Behind the Bars Arion’s self-produced Mute Choir full-length debut was primarily written and performed by the Iranian-born Canadian singer/songwriter, multi-instrumentalist and producer himself. “I’d say that 98% of this album was made by me alone on my laptop at 3 a.m.,” Arion admits in press notes. “I’m not a great drummer so I had to get a friend to do that, but I wrote all his parts. As soon as I started playing music when I was 13, I immediately wanted to learn how to produce because I never wanted to be in a situation where someone else was telling me how my music should sound. What’s most important to me is not feeling like I’m faking it, not just with music but all aspects of my life. That’s what this album represents most—it’s a true expression of who I am.”

Interestingly, Arion has dubbed his sound “post-electronic” as a nod to a split musical personality as a balladeer and experimentalist; in fact he admits that his songwriting has almost always been a bit melancholy but that incorporating electronic music elements became almost like meditation, as it has allowed him to lose himself in the music. “Growing up in a generation musically dominated by EDM, I saw how powerful the ability to make people dance can be,” Arion says. “It brings music into the physical realm. I want to bring that out in people, I want people to lose themselves in the music the same way I did making it, but not necessarily as a means of escape. It’s also very important to me to have lyrical content and themes that also allow listeners to think and reflect on their lives.” Thematically speaking, the album reportedly focuses on freedom — particularly, the freedom to live your life however you choose, and the freedom to follow your creative vision wherever it leads. Of course, in order to develop and have a concept of freedom, there has to be the experience of its direct opposite, so the album in some way also focuses on that dichotomy and how it clashes in one’s personal and creative life.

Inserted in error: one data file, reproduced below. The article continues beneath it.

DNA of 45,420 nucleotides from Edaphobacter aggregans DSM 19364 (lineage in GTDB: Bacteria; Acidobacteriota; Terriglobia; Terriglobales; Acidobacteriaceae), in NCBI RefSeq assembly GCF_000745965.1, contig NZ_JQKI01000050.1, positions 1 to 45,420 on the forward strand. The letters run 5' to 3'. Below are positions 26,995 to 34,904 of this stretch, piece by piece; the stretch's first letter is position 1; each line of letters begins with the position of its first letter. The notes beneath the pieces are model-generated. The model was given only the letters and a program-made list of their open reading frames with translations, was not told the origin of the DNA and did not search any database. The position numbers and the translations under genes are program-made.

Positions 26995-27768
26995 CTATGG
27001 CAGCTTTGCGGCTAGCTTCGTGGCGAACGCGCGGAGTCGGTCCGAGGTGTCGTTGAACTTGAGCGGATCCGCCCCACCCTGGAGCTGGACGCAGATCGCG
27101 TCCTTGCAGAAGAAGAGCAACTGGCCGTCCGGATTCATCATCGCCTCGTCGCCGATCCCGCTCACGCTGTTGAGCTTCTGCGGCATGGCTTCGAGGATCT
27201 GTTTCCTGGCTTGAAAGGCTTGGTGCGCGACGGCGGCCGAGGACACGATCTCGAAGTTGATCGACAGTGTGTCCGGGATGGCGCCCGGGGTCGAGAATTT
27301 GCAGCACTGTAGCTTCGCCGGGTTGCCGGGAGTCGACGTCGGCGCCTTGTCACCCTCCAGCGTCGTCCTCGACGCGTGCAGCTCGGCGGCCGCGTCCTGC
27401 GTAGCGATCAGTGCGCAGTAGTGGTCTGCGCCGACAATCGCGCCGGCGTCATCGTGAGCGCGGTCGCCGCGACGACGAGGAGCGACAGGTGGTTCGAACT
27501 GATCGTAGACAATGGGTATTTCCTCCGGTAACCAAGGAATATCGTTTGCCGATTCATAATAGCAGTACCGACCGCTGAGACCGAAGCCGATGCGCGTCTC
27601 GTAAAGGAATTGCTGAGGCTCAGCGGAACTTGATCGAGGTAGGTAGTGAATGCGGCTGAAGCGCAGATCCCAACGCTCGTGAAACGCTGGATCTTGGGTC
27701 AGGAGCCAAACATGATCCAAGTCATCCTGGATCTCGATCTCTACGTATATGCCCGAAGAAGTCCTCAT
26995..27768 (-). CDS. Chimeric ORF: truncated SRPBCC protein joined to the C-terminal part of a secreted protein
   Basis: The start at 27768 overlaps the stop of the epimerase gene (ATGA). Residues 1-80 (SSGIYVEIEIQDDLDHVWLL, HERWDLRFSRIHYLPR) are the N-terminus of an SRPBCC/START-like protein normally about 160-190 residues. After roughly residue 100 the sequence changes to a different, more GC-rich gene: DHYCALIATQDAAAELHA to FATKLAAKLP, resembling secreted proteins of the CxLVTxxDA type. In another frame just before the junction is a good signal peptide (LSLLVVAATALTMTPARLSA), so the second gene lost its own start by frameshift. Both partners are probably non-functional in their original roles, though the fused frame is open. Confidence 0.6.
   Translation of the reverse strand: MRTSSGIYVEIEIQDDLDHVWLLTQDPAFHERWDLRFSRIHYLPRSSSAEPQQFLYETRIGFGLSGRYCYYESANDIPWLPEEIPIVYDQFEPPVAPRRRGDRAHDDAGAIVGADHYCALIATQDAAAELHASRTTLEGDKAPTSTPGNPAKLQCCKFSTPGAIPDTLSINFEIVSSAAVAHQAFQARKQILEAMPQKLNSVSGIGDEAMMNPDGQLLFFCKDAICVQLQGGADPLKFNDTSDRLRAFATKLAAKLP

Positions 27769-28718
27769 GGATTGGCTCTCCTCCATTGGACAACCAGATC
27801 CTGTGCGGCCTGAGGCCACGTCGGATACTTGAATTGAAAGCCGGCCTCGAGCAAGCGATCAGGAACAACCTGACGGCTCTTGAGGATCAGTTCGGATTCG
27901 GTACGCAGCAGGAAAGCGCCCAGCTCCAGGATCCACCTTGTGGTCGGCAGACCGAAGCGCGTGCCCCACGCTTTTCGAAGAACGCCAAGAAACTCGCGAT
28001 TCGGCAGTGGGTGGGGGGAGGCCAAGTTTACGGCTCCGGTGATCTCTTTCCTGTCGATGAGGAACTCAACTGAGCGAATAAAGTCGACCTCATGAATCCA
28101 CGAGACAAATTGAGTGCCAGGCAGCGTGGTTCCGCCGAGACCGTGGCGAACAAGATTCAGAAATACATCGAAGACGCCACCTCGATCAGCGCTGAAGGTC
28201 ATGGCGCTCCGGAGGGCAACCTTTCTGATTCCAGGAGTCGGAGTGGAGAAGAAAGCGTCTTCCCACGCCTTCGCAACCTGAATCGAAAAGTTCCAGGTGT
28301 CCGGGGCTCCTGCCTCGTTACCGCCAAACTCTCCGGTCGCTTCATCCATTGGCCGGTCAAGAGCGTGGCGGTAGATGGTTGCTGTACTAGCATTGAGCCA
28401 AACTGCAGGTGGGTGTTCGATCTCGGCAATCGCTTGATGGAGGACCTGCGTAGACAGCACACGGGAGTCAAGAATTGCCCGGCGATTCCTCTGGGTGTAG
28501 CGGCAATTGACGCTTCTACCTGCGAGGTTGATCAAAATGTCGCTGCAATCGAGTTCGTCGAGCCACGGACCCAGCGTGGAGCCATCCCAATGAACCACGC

Behind the Bars‘ latest single “Election Season” is an anthemic bit of electro rock/synth rock that immediately brings to mind Empire-era Kasabian — but within an expansive song structure centered around bombastic hooks, arpeggiated synths, thumping, tweeter and woofer rocking beats and a sinuous bass line that features a gorgeous and cinematic string arrangement before building up to a cathartic cacophony. It’s the rare song I’ve heard this year that’s both dance floor friendly and mosh pit worthy but underneath the self-assured swagger is some thoughtful and ambitious songwriting.